Swans

Discussion in 'General Hunting Topics' started by fish, Jan 20, 2008.

  1. fish

    fish Guest

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  2. bigpiney81

    bigpiney81 Guest

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    At the risk of being called insensitive, illiterate, policitally incorrect, or whatever nastiness someone wants to hurl my way, why would I want the government to spend my hard-earned tax dollars on an experiment to increase swan numbers in Arkansas? No, I've never seen a swan and never really care to unless they go good with biscuits and gravy. Otherwise, why should I care?
     

  3. fish

    fish Guest

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    They are a waterfowl that was part of our ecosystem. Lots of our birdwatches would be excited. You would proabably get excited if the WO caught you taking one to eat.:smack:
     
  4. fc

    fc Guest

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    MMM MMM, Swan and Dumplin's
     
  5. flydown

    flydown Well-Known Member

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    Beebe
    I won't hurl nastiness your way. I will just say that there is a place for everything in nature. Just because we can't hunt them, doesn't mean they're not important.
     
  6. archer

    archer Well-Known Member

    :clap: :clap: :clap: I spent a lot of years watching those elk before the first hunting season was opened:thumb:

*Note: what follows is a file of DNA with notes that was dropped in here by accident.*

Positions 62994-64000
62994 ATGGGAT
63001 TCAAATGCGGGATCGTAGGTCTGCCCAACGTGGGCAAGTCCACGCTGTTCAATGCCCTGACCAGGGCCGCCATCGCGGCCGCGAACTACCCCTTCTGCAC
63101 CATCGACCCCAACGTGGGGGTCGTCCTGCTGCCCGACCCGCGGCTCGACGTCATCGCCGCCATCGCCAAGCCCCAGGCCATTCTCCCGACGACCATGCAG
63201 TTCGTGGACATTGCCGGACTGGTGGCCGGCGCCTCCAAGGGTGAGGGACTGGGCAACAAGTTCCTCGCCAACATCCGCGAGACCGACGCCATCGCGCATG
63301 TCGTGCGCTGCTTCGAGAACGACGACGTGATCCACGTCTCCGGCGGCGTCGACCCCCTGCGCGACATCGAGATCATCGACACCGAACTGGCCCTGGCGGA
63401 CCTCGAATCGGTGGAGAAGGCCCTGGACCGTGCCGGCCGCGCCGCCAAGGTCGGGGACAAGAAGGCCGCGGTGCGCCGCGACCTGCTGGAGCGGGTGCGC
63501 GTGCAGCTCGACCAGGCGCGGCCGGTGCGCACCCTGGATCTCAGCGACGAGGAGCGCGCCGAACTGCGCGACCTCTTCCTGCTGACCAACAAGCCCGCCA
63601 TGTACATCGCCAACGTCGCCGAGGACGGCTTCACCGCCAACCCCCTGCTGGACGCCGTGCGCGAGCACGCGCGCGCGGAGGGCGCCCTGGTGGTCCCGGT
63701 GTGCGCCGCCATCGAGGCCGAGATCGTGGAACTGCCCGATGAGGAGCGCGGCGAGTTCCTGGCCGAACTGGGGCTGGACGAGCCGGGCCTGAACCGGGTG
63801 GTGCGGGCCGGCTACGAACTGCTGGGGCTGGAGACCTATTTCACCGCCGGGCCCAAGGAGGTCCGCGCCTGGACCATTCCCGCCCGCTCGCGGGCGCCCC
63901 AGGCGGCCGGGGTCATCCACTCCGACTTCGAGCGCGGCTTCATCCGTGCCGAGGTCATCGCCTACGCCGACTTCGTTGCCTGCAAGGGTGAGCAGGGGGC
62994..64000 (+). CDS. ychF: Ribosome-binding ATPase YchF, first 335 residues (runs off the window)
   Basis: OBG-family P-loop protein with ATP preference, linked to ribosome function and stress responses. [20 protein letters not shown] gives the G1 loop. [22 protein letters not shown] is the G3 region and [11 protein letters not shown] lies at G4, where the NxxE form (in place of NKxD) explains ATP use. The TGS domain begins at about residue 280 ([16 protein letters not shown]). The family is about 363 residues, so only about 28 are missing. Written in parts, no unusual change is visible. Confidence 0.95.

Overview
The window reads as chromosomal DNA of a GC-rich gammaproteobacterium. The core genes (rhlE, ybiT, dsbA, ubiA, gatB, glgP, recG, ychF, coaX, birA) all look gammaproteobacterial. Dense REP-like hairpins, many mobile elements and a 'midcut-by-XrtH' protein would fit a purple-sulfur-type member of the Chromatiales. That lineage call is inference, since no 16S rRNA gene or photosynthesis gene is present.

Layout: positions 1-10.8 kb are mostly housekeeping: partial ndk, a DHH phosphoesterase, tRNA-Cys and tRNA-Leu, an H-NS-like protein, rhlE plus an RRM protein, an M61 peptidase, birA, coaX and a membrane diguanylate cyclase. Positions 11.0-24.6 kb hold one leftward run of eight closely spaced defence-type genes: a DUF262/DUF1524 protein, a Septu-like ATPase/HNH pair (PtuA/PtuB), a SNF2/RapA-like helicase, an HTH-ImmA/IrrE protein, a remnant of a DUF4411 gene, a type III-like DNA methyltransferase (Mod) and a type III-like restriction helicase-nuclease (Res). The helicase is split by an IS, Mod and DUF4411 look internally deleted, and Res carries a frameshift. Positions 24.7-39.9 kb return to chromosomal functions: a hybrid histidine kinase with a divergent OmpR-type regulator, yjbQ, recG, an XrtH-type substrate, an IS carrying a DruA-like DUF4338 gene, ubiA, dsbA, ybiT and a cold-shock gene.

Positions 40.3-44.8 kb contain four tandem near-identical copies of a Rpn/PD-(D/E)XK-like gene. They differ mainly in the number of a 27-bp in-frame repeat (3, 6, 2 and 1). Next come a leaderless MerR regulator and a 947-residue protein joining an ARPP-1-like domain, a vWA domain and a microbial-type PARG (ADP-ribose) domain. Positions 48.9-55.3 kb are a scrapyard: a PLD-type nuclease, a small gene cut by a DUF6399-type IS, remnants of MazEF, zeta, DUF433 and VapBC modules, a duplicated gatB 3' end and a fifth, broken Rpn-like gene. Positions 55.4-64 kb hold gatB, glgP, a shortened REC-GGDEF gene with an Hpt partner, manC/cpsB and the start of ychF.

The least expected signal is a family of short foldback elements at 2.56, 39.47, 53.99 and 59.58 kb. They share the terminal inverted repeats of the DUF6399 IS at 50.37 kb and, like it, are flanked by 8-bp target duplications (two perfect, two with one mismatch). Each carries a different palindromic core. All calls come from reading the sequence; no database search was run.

7. I have seen them in some flooded fields west of Brinkley just north of Hwy. 70. It's been a few yrs. since I've been through there when it was flooded, tho.
     
  8. JR1

    JR1 Well-Known Member Supporting Member

    I've got ten bucks says at least one or two of them gets shot next waterfowl season! :) I can hear it now....

    "Sure don't look like iny kindar goose I ever shat before."
    "Naw, I bet its one a them newfangled New Yarker geeses."
    "Yep, that's what ita be!"
    "Oh well, we best be gettin' ready to make the gravy."




    And this is in no way aimed at where they released the birds. I would find it true for about the whole state...my part of it esp.!
     
  9. ECHIV

    ECHIV Guest

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    Every Animal has a place. right between the potatoes and the corn.:biggrin: But seriosly, Tundra Swans are legal game in many parts of Alaska. The big olderones are TOUGH. The younger ones are grayish in color and more tender. You haven't seen a 75 pound Lab work until she tries to bring one up on the bank when it is hung up in brush.:thumb:
     
    Last edited: Jan 20, 2008
  10. bigpiney81

    bigpiney81 Guest

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    So, what makes a swan more important than, say, a wolve, mountain lion, prairie chicken, grouse, sage hen, or tree frog? Swans place in nature seems to be doing pretty well without spending tax dollars to bring them back to Arkansas. Swans may be important, but are they important enough to justify spending tax money on a minimal and useless relocation project?
     
  11. antler3

    antler3 Well-Known Member

    Well maybe they got so many tax dollars they can't find something more needed to spend it on......if that be the case then I'm all for it..... :wink:
     
  12. jbadams

    jbadams Well-Known Member